|16 September, 2019

Mideast Stocks: Saudi stocks claw back from losses as oil supply fears ease

Saudi's stock index was up 0.5%, with Al Rajhi Bank and its biggest petrochemical maker, Saudi Basic Industries, both climbing 0.9%

A Saudi trader observes the stock market on monitors at Falcom stock exchange agency in Riyadh, Saudi Arabia February 7, 2018.

A Saudi trader observes the stock market on monitors at Falcom stock exchange agency in Riyadh, Saudi Arabia February 7, 2018.

REUTERS/Faisal Al Nasser

Saudi Arabian stocks on Monday recouped some of the previous session's losses after top oil producer Saudi Aramco assured some of its clients that there will be no shortage in supplies.  

An attack on Saudi Arabian oil facilities on Saturday shut about 5% of global supply, sending oil prices higher as much as 19.5%, their biggest intra-day percentage gain since the Gulf War in 1991.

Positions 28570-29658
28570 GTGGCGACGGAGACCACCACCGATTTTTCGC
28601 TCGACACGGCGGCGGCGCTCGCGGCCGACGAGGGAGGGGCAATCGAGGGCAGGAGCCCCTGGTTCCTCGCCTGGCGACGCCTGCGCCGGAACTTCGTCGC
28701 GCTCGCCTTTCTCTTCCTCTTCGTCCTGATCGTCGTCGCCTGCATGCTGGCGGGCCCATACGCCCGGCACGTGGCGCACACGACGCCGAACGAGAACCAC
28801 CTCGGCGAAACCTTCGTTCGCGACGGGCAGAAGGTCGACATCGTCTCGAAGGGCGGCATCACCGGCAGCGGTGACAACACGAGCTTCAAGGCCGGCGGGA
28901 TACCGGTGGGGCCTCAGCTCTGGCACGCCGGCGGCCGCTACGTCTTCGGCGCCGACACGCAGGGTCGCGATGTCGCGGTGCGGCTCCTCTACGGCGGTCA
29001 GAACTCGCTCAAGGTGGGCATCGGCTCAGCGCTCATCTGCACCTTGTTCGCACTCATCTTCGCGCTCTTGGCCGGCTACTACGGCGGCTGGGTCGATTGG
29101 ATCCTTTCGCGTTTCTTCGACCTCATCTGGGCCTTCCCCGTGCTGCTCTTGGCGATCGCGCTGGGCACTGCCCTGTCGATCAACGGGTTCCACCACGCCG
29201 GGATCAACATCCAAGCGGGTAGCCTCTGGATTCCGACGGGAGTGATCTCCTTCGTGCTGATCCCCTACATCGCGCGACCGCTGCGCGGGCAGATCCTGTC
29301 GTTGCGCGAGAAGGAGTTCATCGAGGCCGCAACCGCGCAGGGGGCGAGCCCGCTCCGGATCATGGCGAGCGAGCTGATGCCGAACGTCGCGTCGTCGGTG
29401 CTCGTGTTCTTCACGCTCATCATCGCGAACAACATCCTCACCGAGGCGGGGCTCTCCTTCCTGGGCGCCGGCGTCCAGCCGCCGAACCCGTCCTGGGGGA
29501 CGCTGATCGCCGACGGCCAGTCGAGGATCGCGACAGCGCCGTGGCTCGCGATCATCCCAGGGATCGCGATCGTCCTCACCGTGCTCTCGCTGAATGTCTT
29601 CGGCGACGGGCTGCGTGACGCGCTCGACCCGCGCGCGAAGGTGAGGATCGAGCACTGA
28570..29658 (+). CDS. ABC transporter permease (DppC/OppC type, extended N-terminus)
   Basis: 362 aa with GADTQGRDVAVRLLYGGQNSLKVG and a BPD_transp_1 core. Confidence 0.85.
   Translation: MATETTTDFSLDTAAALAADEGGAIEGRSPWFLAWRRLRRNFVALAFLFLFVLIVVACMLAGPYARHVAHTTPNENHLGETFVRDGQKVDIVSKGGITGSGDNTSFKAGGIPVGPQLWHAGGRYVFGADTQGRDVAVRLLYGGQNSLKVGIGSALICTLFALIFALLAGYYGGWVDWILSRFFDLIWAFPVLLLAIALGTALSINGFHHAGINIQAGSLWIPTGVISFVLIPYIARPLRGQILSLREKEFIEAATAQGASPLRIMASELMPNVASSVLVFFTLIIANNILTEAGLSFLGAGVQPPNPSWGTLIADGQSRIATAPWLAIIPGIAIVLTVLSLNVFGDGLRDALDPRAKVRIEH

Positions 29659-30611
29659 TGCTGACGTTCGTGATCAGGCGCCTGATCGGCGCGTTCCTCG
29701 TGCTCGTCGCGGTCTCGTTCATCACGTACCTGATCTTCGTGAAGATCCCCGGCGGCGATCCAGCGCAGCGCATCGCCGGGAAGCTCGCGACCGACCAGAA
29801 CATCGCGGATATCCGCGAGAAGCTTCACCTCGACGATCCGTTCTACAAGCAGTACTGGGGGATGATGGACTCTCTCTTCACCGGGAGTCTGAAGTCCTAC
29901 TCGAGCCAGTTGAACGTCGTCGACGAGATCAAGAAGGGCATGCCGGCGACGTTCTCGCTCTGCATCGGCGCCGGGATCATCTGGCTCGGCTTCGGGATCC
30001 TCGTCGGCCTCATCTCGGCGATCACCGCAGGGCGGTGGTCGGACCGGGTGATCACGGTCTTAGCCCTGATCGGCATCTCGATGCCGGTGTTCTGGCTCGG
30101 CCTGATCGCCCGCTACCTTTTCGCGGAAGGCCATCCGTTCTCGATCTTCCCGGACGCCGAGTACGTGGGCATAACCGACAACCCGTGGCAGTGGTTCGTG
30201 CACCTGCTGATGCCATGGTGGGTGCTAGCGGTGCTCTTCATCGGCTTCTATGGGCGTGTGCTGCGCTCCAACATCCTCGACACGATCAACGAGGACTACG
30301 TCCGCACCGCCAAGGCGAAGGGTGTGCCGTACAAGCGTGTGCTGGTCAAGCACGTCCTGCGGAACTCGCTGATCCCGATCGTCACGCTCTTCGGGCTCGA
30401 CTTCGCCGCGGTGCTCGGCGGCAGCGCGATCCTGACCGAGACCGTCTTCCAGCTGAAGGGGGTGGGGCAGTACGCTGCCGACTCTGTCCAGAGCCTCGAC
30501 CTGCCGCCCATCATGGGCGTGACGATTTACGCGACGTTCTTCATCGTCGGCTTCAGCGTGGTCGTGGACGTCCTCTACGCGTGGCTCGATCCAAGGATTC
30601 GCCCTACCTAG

Stock market sentiment was also helped by a Barclays statement that attacks were unlikely to reduce the kingdom's oil exports "dramatically". 

Saudi's stock index was up 0.5%, with Al Rajhi Bank and its biggest petrochemical maker, Saudi Basic Industries, both climbing 0.9%.

The index is still in the red on a year-to-date basis after Sunday's decline, with a 0.5% loss for 2019.

Saudi stocks have been on the back foot in recent weeks due to expensive valuations, weak oil prices and concerns about the economic outlook.

Most other major Gulf markets traded lower. Qatar's index rose 0.3%, buoyed by a 1.4% gain in petrochemical maker Industries Qatar and a 0.5% increase in Qatar National Bank.

Dubai's index was down 0.3%, with blue-chip developer Emaar Properties shedding 0.6%, while Dubai Islamic Bank dropped 0.7%.

Dubai property prices have slumped 25%-35% since mid-2014 with no respite in sight. Prices are likely to fall further this year and next amid a slowing economy and an oversupply of housing units. 

The Abu Dhabi index edged down 0.2%, dragged by an 8.5% decline in Abu Dhabi National Energy (TAQA).

(Reporting by Shakeel Ahmad in Bengaluru; Editing by Subhranshu Sahu) ((shakeel.ahmad@thomsonreuters.com))

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